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Environmental Science Associate Professor to Discuss Microplastics and Lake Champlain

Microplastics — those tiny beads that can be found in products like facial scrubs and toothpastes — have come under fire for polluting waterways and lakes.

Dr. Danielle Garneau, associate professor from the Center for Earth and Environmental Science at SUNY Plattsburgh, will address the harmful effects of these particles that are too small to be screened in wastewater treatment at “Microplastic Pollution in the Lake Champlain Food Web” Monday, March 7 at 30 City Hall Place in downtown Plattsburgh. 

“Microplastic pollution is an emerging threat to the integrity of the Lake Champlain food web,” Garneau said. “As top consumers in the food web, humans must understand the ecotoxicological effects of microplastics — fibers, fragments, films, foams, pellets and beads — and be made aware of our contribution to the pollution cycle.”

Connecting the experience of students to such local challenges was the focus of a grant SUNY Plattsburgh recently received from the State University of New York’s Investment and Performance Fund.

A portion of the $250,000 grant will help philosophy and environmental science classes will address the inherent problems caused by microplastics in Lake Champlain, the sixth-largest fresh water lake in the United States. Students will investigate the effects, ways to address the problem, look at ethical considerations and identify ways to increase public awareness.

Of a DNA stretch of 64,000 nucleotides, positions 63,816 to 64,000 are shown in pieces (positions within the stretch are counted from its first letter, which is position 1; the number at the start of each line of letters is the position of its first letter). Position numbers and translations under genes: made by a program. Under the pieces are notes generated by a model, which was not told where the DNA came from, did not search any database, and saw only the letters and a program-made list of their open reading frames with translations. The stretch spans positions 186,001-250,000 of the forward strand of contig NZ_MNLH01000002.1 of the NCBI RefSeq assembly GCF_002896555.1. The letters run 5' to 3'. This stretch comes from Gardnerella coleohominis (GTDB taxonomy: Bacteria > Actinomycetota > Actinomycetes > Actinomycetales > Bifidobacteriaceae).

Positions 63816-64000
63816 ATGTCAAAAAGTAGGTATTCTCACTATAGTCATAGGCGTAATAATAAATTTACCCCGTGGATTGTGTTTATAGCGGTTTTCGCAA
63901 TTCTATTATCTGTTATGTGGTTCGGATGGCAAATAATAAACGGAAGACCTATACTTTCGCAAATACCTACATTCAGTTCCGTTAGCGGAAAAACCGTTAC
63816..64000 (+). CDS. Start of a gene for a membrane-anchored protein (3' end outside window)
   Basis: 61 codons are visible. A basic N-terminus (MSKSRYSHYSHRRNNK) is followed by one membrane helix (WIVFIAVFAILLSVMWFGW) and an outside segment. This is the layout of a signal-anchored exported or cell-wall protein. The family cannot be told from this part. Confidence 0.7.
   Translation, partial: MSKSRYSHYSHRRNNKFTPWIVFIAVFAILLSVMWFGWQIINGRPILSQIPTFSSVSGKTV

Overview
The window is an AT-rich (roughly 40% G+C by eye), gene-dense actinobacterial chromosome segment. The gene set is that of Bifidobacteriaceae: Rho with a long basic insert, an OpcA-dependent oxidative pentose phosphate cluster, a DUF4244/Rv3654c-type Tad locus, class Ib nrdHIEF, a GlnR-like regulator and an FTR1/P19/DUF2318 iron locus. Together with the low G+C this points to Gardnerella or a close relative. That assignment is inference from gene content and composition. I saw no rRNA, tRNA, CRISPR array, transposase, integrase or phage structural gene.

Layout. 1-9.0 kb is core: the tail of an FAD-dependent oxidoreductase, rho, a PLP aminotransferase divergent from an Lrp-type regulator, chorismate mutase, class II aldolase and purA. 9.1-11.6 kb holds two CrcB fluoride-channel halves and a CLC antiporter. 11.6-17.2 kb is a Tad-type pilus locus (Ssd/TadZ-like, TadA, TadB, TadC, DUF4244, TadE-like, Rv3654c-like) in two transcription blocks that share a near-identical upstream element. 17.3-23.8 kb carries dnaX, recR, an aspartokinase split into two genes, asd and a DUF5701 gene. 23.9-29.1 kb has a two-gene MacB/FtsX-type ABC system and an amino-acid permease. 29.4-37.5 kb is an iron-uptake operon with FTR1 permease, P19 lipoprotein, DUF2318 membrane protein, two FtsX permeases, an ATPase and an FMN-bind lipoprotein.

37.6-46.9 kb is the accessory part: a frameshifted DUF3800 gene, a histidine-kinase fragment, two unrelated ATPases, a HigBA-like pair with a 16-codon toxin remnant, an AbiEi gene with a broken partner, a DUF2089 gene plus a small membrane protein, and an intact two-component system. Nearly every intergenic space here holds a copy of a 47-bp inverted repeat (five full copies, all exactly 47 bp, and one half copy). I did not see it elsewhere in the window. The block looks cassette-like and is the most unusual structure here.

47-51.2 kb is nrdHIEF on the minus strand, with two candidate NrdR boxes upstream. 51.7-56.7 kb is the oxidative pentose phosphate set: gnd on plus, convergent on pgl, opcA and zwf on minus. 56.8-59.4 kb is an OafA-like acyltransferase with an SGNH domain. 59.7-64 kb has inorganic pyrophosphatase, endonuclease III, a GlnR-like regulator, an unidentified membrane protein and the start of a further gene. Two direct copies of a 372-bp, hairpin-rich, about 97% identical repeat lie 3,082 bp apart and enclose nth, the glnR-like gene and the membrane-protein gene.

Garneau’s free lecture, part of the Science@30City series, is one such method of raising awareness. The lecture begins at 5:30 p.m.

“(Even) slight changes in our daily behaviors can make a tremendous impact in reducing this threat for wildlife and our neighbors,” she said.

Upcoming Science@30 City talks include:

—   Assistant Professor Eric Leibensperger from SUNY Plattsburgh’s Center for Earth and Environmental Science, who will present, “Climate Change: What’s Left to Argue?” March 21.

—   Professor Linda Luck from the college’s chemistry department, who will present, “Molecular Gastronomy: The Science Behind Cooking” on April 7.

—  Dr. Dan Milz, also from the Center for Earth and Environmental Science, who will present, “The Science of Prediction Meets the Art of Planning” on April 18.

For more information, contact Dr. Joel Parker, associate professor in biological sciences, at 518-564-5279 or [email protected].

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